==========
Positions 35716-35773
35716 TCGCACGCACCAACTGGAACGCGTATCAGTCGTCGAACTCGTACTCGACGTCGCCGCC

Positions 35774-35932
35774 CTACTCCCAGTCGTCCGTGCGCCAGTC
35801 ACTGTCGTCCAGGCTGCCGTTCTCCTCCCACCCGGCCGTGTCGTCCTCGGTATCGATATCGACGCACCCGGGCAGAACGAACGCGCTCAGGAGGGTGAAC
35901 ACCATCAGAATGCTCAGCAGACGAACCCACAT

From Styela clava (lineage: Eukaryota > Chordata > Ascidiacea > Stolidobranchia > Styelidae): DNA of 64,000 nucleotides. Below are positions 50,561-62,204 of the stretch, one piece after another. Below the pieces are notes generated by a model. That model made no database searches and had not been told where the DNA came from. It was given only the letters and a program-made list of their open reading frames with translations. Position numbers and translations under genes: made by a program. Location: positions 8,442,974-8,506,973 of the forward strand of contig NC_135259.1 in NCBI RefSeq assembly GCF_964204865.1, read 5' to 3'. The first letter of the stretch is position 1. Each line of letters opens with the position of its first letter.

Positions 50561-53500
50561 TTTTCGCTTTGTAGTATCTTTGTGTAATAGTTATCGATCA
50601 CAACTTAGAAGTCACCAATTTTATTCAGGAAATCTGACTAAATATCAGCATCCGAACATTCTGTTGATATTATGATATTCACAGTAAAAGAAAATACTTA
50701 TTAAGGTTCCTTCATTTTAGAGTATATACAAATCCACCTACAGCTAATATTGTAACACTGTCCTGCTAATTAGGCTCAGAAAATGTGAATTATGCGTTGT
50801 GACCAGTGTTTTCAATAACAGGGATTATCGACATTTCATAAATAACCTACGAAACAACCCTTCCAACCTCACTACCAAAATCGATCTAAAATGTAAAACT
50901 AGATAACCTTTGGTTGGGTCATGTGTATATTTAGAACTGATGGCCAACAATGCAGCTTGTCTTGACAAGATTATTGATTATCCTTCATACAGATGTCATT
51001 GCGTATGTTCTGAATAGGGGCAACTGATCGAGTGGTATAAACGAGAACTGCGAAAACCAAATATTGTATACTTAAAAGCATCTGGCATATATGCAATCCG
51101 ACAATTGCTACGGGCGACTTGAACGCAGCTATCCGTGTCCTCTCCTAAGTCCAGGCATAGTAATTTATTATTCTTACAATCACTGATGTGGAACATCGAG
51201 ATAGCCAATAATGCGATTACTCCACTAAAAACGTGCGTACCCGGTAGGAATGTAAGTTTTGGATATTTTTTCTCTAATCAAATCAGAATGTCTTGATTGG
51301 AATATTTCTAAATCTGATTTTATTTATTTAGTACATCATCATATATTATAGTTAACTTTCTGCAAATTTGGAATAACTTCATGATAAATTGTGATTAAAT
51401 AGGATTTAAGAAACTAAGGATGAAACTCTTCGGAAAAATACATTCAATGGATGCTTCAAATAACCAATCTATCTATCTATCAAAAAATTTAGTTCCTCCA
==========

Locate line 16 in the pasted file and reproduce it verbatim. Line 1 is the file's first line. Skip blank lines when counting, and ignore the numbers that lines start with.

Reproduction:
51201 ATAGCCAATAATGCGATTACTCCACTAAAAACGTGCGTACCCGGTAGGAATGTAAGTTTTGGATATTTTTTCTCTAATCAAATCAGAATGTCTTGATTGG